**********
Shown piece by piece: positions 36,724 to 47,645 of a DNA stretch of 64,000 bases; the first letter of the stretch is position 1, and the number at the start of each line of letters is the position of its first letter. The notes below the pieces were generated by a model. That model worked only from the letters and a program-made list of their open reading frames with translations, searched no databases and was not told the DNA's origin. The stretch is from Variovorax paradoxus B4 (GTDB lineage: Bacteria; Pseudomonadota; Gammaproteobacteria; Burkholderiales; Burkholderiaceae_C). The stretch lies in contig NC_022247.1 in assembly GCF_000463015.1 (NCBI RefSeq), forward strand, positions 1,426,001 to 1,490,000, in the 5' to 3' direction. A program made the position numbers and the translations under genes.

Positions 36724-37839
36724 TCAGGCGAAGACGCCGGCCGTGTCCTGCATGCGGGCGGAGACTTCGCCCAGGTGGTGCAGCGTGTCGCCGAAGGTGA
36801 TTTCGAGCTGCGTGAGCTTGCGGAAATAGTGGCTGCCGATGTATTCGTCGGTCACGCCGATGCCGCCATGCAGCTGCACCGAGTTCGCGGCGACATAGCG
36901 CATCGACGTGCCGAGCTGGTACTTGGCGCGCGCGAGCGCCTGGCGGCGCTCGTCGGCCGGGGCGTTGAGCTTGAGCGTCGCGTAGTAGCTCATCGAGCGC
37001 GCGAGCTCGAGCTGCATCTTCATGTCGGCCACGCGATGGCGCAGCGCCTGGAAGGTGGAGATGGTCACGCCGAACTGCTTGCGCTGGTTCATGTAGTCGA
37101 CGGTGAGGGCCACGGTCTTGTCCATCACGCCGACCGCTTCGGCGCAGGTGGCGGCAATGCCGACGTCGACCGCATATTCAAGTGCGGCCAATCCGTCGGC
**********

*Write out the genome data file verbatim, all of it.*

Shown piece by piece: positions 36,724 to 47,645 of a DNA stretch of 64,000 bases; the first letter of the stretch is position 1, and the number at the start of each line of letters is the position of its first letter. The notes below the pieces were generated by a model. That model worked only from the letters and a program-made list of their open reading frames with translations, searched no databases and was not told the DNA's origin. The stretch is from Variovorax paradoxus B4 (GTDB lineage: Bacteria; Pseudomonadota; Gammaproteobacteria; Burkholderiales; Burkholderiaceae_C). The stretch lies in contig NC_022247.1 in assembly GCF_000463015.1 (NCBI RefSeq), forward strand, positions 1,426,001 to 1,490,000, in the 5' to 3' direction. A program made the position numbers and the translations under genes.

Positions 36724-37839
36724 TCAGGCGAAGACGCCGGCCGTGTCCTGCATGCGGGCGGAGACTTCGCCCAGGTGGTGCAGCGTGTCGCCGAAGGTGA
36801 TTTCGAGCTGCGTGAGCTTGCGGAAATAGTGGCTGCCGATGTATTCGTCGGTCACGCCGATGCCGCCATGCAGCTGCACCGAGTTCGCGGCGACATAGCG
36901 CATCGACGTGCCGAGCTGGTACTTGGCGCGCGCGAGCGCCTGGCGGCGCTCGTCGGCCGGGGCGTTGAGCTTGAGCGTCGCGTAGTAGCTCATCGAGCGC
37001 GCGAGCTCGAGCTGCATCTTCATGTCGGCCACGCGATGGCGCAGCGCCTGGAAGGTGGAGATGGTCACGCCGAACTGCTTGCGCTGGTTCATGTAGTCGA
37101 CGGTGAGGGCCACGGTCTTGTCCATCACGCCGACCGCTTCGGCGCAGGTGGCGGCAATGCCGACGTCGACCGCATATTCAAGTGCGGCCAATCCGTCGGC